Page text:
In many cases, large organizations will establish a traditional stage-gate process. This style of framework requires that all design work must be completed and approved prior to any building or implementation of the solution. This works well for large organizations, in particular, because it ensures that stakeholders agree that everything they have requested has been included in the design and helps to prevent budget overrun, among other benefits. A significant drawback, however, is that oftentimes stakeholders and users are better able to articulate their needs and expectations once they are able to see an early prototype which may require distinct approvals in a stage-gate methodology. Having something more functional or “real” to react to will often spark ideas or pain points that were not previously mentioned during previous requirements gathering sessions.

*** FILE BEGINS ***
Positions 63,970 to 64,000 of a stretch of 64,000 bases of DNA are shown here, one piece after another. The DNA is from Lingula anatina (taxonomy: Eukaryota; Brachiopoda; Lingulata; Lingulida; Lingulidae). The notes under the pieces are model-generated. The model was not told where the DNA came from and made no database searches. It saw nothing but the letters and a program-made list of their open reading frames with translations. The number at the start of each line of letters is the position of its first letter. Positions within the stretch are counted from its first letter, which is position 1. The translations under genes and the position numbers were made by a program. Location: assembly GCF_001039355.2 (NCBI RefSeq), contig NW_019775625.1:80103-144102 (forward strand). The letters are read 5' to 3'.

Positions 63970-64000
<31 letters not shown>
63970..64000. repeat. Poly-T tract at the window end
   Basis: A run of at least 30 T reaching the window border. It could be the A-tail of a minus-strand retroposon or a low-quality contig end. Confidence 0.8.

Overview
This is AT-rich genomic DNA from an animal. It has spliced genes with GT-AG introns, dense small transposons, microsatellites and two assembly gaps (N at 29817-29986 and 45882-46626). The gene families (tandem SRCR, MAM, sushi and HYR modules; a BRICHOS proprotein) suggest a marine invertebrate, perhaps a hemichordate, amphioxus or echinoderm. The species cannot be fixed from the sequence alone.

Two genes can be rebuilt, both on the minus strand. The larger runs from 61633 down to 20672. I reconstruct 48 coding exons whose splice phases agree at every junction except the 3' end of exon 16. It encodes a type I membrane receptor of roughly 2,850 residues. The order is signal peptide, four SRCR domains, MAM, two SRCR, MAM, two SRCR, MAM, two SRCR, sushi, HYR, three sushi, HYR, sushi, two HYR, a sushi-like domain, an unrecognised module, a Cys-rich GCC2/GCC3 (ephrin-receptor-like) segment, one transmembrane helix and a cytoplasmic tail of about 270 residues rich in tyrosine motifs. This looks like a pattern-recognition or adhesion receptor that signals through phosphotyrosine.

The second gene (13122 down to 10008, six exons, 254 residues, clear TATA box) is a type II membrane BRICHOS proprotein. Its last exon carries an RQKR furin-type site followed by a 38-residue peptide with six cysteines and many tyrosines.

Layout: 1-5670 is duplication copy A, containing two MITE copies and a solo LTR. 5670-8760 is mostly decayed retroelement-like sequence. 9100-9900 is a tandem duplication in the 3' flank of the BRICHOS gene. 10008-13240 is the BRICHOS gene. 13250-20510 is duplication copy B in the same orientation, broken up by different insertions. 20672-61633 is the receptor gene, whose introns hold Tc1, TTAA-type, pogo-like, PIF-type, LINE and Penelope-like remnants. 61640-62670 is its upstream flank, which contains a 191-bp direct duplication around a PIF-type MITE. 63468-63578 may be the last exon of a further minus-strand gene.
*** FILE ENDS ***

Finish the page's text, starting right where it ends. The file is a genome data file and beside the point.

For example, we saw a mismatch in project management frameworks with a mid-sized, natural gas liquefier marketer. The group had an established framework that required a fairly rigid, stage-gate process for managing projects across all business lines and within the information technology (IT) group. For the project team, this linear process did not support the agile approach required to implement an Energy Trading and Risk Management (ETRM) system. In recognizing this, the project manager worked with the business to implement modifications to the project framework that balanced the requirements of the stage-gate process and allowed for the iterative approach the ETRM system required. This included adjusting the definition of the design phase of the project to include the sign-off of early prototypes. This not only provided a jump-start on the Build Phase, but more importantly initiated the change management process with the users earlier in the project by familiarizing them with the design and incorporating their feedback. By making this change, the project team was able to deliver a front-to- back system in nine months, helping the business scale from $500 million to $1 billion over the course of three years and most importantly, delivery of system supported by the entire organization.